Dr. Shuaibi says: I don’t think President Mahmoud Abbas believes the most recent intra-Palestinian talks will necessarily lead to an agreement over a new national program that Palestinians will unite around and execute. He says Abbas wants to return to direct negotiations with the Israelis from the point where they were halted. He still thinks the PLO program approved by the PNC in 1988, is the appropriate program for the Palestinians. This program is based on UNSCR 242, renouncing violence and adopting direct negotiations with the Israelis in addition to the declaration of independence for Palestine on the 1967 borders on which the Central Committee approved the Declaration of Principles in Oslo. This is why the President has always specified his position regarding the future of national dialogues in relation to the need to integrate political Islamist movements into the PLO on condition that they accept this program at the practical level. That is to say, they already accepted the premise of the PLO being the sole and legitimate representative of the Palestinian people and of the establishment of a Palestinian state on the 1967 borders.
For example, several years ago, President Abbas supported internal talks when the peace process came to a standstill. Consequently, talks to end the division were halted when there was a sense that the leadership would return to negotiations. This does not mean Hamas was always in favor of ending the division. It first looked to secure its own interests at the expense of the overall national interests in addition to its affiliation with the Muslim Brotherhood at the regional level.
Pressure from Arab parties led to President Abbas postponing the issue of internal dialogue and reconciliation with Hamas in order to make it easier to return to negotiations. This was when he acted in isolation of these countries and visited Turkey, Iraq and the Security Council.
Shuaibi believes national unity will never be accomplished if we bank on the same approach of “waiting it out”, all while Israel continues with its policy of taking over the largest possible area of land in the West Bank, besieging Palestinian communities. Hence, he believes the return of the Democratic Party under the new US administration is an opportunity to restructure the internal situation and the President’s Arab relationships.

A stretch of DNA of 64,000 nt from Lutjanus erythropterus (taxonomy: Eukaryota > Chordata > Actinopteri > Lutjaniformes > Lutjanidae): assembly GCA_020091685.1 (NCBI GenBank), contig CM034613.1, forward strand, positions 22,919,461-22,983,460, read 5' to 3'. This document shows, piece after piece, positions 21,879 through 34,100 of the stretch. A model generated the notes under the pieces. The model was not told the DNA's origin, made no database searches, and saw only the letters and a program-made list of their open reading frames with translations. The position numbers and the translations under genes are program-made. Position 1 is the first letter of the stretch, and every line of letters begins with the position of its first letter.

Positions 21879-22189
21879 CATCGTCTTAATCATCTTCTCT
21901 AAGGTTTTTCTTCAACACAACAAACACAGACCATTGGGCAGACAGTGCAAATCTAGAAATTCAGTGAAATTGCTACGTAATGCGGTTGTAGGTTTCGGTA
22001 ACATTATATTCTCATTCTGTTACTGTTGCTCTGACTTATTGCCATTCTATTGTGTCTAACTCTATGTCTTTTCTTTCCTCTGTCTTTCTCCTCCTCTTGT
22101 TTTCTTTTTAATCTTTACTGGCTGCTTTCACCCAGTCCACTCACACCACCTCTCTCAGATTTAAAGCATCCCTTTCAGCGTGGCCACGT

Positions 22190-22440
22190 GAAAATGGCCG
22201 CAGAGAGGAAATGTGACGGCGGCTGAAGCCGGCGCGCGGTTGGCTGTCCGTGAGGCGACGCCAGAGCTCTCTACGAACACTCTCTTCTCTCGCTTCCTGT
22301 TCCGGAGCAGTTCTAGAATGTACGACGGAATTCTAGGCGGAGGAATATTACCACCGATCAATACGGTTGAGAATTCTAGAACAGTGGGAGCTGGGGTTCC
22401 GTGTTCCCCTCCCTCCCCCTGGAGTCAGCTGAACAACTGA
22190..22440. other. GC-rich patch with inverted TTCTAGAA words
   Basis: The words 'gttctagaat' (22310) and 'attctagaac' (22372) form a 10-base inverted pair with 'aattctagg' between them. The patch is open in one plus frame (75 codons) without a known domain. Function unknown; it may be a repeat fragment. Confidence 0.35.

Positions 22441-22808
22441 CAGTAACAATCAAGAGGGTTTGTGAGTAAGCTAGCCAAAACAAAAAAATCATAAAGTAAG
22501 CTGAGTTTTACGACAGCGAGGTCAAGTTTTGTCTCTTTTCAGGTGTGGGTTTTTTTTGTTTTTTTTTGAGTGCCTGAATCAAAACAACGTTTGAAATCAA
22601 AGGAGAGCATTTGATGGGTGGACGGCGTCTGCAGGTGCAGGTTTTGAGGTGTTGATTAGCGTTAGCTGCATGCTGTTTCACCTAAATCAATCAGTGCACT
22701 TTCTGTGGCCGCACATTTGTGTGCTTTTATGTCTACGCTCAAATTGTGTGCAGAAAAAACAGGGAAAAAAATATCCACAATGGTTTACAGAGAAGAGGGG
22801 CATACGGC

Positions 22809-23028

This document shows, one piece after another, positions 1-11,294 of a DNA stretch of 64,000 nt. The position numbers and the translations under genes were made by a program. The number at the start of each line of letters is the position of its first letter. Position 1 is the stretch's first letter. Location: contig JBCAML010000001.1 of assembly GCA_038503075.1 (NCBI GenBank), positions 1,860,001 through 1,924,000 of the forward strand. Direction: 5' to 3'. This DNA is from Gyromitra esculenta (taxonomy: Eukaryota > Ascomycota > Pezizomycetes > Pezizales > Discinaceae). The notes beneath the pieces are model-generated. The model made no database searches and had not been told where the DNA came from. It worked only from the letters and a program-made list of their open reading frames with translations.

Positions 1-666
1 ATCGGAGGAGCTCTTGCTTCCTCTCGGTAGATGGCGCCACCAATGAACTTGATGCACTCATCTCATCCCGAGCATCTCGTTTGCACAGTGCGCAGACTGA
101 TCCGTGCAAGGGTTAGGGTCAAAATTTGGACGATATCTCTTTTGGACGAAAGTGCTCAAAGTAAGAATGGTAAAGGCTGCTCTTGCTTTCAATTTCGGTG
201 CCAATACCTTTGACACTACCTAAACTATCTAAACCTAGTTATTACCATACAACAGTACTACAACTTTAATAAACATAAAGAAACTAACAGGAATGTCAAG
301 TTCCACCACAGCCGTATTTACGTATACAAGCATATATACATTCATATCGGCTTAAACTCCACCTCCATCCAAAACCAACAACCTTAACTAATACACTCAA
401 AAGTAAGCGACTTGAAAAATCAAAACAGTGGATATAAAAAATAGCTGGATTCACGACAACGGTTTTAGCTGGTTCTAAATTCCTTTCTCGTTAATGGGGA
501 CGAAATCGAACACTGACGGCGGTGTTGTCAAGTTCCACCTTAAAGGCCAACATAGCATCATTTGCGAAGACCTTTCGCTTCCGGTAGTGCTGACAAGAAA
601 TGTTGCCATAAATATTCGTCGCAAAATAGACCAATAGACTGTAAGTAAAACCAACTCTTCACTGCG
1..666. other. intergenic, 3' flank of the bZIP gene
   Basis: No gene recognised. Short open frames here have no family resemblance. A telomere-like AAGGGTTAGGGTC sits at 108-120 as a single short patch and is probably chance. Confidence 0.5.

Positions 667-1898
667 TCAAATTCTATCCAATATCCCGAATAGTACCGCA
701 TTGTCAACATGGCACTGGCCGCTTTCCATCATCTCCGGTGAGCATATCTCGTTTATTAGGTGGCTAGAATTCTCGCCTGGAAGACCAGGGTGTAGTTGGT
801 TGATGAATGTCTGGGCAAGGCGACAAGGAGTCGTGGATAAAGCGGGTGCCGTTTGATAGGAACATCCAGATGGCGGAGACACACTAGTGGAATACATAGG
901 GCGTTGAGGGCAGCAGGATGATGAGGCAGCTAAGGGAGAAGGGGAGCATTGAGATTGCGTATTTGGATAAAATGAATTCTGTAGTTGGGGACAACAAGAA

The President still thinks he can continue with his old strategy in partnership with Arab countries and implement regional arrangements. From his point of view, this could lead to changes in the American position, which in turn would open up opportunities for a return to the “settlement process”. He also thinks the new US administration, like the old one, will try and build an alliance in the region comprised of Sunni Arab countries and Israel to guarantee stability in spite of Israel and some Arab Gulf countries’ goal of confronting the Iranian Shiite alliance, “from which the Palestinians and their cause have nothing to benefit.”
In regards to elections, the President realizes he cannot hold general elections in the West Bank and Gaza Strip without Hamas agreeing to them in Gaza. He knows Hamas has complete control over Gaza and therefore, any decisions such as holding general elections, will require its consent. In this regard, these elections cannot be held in the shadow of the division, which means they must be held within the framework of reconciliation arrangements.
Dr. Shuaibi maintains, “The President wants to coerce Hamas into joining him on the same path towards negotiations. He thinks Hamas will negatively impact his efforts if it remains outside of the PLO. This might be the best possible time for him to hold elections to secure and contain Hamas’ opposition and also to strengthen his own representation.”